By Helen Simmons, New Age Islam
17 Jan 2013
Some people are just too scared or lazy to think for themselves about fundamental questions of life that religions purport to deal with. It’s just too much of a bother, they feel. Who knows, so they think, if they explore things for themselves instead of relying on conventional religious authorities (who have history and vast numbers of devotees on their side), they might land up with the wrong answers and then have to suffer in hell for it! How much easier, it seems, to throw away your intelligence and blindly accept and believe what other people or the books tell you.
Typically, that’s what happens with most people who believe in one or the other religion: they uncritically accept and believe in, though not necessarily always follow, the diktats and dogmas of the religion they happen to have been born into.
But if you aren’t the sort who’s willing to sell your intelligence so cheaply and if you really want to discover reality for yourself, you simply cannot get yourself to follow the well-beaten path. Confronted with a deafening cacophony of voices—of adherents of, and propagandists for, various belief systems, religious as well as secular—you will inevitably find yourself utterly confused. Who among these is right, you will want to know. Surely, if there is anything like Absolute Truth, you might tell yourself, only one among these conflicting claimants embodies that truth and the rest are false. Or, otherwise, all of them are false, even though they all claim to be true—in which case, the Absolute Truth is either a myth or else is inaccessible to mere mortals.
If you decide to chart your life on your own, without the convenience of clinging onto someone else’s belief-system to spare you from exploring things for yourself, you will have to spend much of your life agonizing about the possibility or otherwise of elements of truth in the various, often conflicting, religious and secular ideological systems that you will be confronted with. Amidst the ideological cackle, it isn’t at all easy to decide things for yourself, especially with regard to beliefs about the ‘supernatural’ that cannot be empirically proved or disproved—that is, if you still think that such beliefs are necessary (which I don’t any longer).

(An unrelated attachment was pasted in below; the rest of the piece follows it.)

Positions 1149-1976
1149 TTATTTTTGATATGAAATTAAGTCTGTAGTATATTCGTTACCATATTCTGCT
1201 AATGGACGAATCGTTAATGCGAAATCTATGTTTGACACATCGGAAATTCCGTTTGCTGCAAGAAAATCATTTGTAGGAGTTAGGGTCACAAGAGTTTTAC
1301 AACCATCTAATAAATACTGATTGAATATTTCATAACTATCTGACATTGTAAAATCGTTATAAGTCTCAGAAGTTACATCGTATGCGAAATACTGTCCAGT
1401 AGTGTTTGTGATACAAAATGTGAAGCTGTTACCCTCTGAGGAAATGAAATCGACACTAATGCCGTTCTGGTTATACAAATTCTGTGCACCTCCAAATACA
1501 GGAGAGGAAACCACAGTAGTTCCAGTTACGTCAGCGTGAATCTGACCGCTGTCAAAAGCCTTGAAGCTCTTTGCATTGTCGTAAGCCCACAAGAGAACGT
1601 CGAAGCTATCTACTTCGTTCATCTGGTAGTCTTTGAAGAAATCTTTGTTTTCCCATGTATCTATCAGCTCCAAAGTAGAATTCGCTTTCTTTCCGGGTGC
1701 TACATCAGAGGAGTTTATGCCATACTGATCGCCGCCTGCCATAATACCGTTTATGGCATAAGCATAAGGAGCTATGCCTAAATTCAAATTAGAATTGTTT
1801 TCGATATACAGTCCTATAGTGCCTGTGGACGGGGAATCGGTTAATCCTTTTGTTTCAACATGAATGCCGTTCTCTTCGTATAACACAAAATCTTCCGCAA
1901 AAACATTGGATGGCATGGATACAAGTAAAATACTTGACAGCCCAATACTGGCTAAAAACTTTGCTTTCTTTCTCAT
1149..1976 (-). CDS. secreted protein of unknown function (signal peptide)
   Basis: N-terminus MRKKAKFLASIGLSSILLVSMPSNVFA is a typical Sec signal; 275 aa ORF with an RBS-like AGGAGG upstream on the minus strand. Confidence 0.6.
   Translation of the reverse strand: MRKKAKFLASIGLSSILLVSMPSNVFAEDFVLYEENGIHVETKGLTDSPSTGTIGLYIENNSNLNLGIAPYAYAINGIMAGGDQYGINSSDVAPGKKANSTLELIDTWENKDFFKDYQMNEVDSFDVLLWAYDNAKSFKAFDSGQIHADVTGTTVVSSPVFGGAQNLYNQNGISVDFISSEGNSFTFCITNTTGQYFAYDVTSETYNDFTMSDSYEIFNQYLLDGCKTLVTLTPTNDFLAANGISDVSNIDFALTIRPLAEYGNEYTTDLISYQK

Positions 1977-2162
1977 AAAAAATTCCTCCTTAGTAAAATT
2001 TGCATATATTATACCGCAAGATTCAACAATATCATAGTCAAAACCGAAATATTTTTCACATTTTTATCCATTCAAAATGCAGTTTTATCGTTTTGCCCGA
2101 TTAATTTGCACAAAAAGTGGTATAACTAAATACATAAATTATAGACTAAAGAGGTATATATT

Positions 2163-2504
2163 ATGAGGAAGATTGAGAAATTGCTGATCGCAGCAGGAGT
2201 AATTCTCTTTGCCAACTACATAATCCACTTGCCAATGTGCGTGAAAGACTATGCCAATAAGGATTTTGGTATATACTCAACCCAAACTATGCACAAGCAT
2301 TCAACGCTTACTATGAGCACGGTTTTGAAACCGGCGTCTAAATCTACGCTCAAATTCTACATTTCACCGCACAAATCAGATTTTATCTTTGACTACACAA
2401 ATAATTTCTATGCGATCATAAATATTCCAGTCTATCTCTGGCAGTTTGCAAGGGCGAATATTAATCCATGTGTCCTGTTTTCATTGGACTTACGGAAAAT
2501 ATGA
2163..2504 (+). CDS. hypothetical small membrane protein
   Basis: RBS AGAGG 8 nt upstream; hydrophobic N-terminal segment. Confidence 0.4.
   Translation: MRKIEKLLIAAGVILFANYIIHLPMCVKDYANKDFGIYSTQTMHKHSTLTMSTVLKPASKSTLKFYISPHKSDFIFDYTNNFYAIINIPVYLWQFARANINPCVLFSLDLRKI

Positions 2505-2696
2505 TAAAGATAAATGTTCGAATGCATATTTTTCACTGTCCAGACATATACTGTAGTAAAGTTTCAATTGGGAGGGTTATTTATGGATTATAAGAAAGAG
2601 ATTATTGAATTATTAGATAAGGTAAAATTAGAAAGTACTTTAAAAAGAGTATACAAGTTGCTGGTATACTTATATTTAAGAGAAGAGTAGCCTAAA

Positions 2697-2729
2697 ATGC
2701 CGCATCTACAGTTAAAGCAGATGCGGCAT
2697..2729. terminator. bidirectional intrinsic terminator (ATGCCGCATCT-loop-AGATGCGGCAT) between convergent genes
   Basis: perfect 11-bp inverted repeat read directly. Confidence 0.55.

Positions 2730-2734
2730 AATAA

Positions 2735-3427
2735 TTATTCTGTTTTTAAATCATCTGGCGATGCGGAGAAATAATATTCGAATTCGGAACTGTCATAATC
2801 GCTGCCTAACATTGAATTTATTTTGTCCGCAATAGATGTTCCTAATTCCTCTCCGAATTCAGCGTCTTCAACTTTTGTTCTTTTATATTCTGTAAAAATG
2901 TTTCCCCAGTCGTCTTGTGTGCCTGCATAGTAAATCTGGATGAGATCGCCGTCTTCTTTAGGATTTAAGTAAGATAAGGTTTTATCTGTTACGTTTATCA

So, what can, or should, you do in such a situation? Based on my own experience (I’m still learning, and that will never stop because I don’t think I am going to, or will ever want to, arrive at a final conclusion before I die), here is a convenient rule I would suggest for you to adopt. Your criterion to judge and accept a particular ideological system or a particular belief or practice linked to any such system should be whether or not it conduces to wholesomeness—by which I mean peace, joy, compassion, gentleness, lightness, laughter, celebration, non-acquisitiveness, contentment, love and self-effacement or the dissolution of the ego, both within you and in your relations with the entire cosmos (including all living and inanimate beings). Such wholesomeness is truth, and even, as far as I am concerned, Absolute Truth or God, or, if you want, one of God’s attributes.
If an ideological system, belief or practice definitely does promote such wholesomeness, you may regard it as true—not necessarily always true in terms of ‘hard facts’ as we conventionally understand them (such as the proven ‘facts’ of mathematics), but, rather, true in terms of the wholesome, and, therefore, truthful, consequences that it promotes. And hence, you might want to take it is an aspect or dimension or reflection of the Absolute Truth or God.